Friday, 05 June, 2020

Hamilton expects Ferrari to up their pace at Silverstone

Silverstone2019erc.jpg Hamilton expects Ferrari to up their pace at Silverstone
Cary Erickson | 13 July, 2019, 12:26

However, Lewis Hamilton is concerned at the fact that Sunday's race is up against a number of other "big hitters", the final of the Cricket World Cup, which could well see England in action, and the Men's Final at Wimbledon.

To be fair, over the years the British Grand Prix has usually clashed with the Men's Final at Wimbledon, so it shouldn't really make a difference this year. "People will be switching between channels on Sunday not knowing what to watch", he added.

On an overcast and changeable morning at Silverstone, with a light sprinkling of rain during the latter part of the session, the French driver set a fastest lap of one minute 27.173 seconds, 0.456 quicker than Mercedes's Valtteri Bottas. During Hamilton's bid for a record sixth home race win, cricket coverage will switch to a secondary channel. "I come here to raise the flag and do the country proud". "It's such a privilege to be here".

"We have always said that, if it is to have a long-term future, our sport must preserve its historic venues and Silverstone and Great Britain represent the cradle of this sport, its starting point back in 1950", explains F1 boss Chase Carey. There is excitement and adrenaline going and there are pressures.

"This weekend it will be closer". In the last race in Austria two weeks ago, Hamilton started fourth and last time to replace the front wing of his Mercedes after 31 laps. "The last one was hard for us".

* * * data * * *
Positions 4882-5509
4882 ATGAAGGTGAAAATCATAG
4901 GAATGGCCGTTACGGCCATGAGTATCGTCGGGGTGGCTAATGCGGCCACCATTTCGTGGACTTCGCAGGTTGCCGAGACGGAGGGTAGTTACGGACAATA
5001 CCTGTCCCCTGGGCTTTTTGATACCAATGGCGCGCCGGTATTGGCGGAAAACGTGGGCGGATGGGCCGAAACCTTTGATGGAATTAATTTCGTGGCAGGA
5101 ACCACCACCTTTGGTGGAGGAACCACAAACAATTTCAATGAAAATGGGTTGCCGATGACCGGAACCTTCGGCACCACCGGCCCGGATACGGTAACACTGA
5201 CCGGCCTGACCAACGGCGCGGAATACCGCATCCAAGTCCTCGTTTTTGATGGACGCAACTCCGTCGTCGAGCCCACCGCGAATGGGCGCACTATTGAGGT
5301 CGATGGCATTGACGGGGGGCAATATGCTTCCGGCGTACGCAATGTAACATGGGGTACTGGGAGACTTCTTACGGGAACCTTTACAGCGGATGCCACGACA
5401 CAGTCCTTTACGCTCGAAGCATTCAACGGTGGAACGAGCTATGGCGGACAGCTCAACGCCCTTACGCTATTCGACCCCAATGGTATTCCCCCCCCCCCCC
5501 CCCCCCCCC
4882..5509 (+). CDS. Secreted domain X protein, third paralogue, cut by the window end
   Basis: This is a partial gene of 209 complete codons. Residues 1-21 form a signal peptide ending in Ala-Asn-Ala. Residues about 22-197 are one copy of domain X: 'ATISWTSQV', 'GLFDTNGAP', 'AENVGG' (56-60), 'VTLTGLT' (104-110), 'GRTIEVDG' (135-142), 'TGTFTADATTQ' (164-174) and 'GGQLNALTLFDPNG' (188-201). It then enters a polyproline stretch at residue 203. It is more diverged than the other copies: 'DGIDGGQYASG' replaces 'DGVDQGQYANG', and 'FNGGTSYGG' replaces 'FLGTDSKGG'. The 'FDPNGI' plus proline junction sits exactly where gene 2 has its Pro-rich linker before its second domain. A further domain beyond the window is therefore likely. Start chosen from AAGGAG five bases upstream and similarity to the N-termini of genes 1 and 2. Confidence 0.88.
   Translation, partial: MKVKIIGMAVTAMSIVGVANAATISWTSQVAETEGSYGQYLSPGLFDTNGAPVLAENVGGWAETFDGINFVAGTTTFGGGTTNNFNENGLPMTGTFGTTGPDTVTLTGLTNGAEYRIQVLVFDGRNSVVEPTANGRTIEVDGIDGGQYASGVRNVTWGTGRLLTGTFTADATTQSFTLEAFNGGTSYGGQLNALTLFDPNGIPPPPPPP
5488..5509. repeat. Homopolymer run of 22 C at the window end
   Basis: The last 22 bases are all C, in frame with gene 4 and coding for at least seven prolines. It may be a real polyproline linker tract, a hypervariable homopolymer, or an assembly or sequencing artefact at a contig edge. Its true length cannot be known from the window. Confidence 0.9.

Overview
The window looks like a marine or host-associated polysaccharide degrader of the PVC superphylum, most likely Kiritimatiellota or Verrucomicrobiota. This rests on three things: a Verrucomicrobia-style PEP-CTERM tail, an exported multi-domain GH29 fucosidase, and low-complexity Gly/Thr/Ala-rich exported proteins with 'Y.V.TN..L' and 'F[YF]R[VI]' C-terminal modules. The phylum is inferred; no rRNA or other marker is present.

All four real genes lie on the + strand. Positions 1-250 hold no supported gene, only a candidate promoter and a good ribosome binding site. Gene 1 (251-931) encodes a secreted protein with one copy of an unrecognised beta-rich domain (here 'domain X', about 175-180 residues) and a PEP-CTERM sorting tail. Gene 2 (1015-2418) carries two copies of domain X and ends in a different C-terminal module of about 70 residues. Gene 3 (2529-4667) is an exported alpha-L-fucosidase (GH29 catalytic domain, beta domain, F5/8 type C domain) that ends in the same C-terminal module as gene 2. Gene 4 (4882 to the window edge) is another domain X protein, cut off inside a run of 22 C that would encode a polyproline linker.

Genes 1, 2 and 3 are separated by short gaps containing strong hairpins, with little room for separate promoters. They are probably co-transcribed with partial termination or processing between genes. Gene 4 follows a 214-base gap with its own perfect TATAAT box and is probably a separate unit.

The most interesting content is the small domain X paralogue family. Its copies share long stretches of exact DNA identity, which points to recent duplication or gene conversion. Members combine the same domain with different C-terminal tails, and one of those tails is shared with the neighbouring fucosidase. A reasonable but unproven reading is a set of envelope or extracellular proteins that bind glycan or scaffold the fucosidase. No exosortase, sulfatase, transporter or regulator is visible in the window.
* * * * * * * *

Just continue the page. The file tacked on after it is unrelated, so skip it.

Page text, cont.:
Former South Africa World Cup winner is dead
On social media, South Africans sports icons like Herschelle Gibbs, Ryk Neethling and Kobus Wiese paid their respects to Small. Joost van der Westhuizen died after a battle with motor neuron disease in February of 2017.

After two years of intense negotiation, Silverstone signed a new deal with Formula One on Tuesday that will see it stay on the calendar until 2024.

"The prospect of not hosting a Grand Prix at Silverstone would have been devastating for everyone in the sport and I am delighted that we are here today making this positive announcement about the future".

"But clearly in view of the huge economic impact this has on the economy here, we think there are ways for us to work with local and national governments, and our new contract gives us more flexibility to do that, in ways that actually bring more value, not just to us ourselves, but also more value to the local and national economy. But certainly in the short term our focus is here on Silverstone to make sure we continue to build on the new contract".

"It feels like a long way away". Who knows whether I'll still be here by then.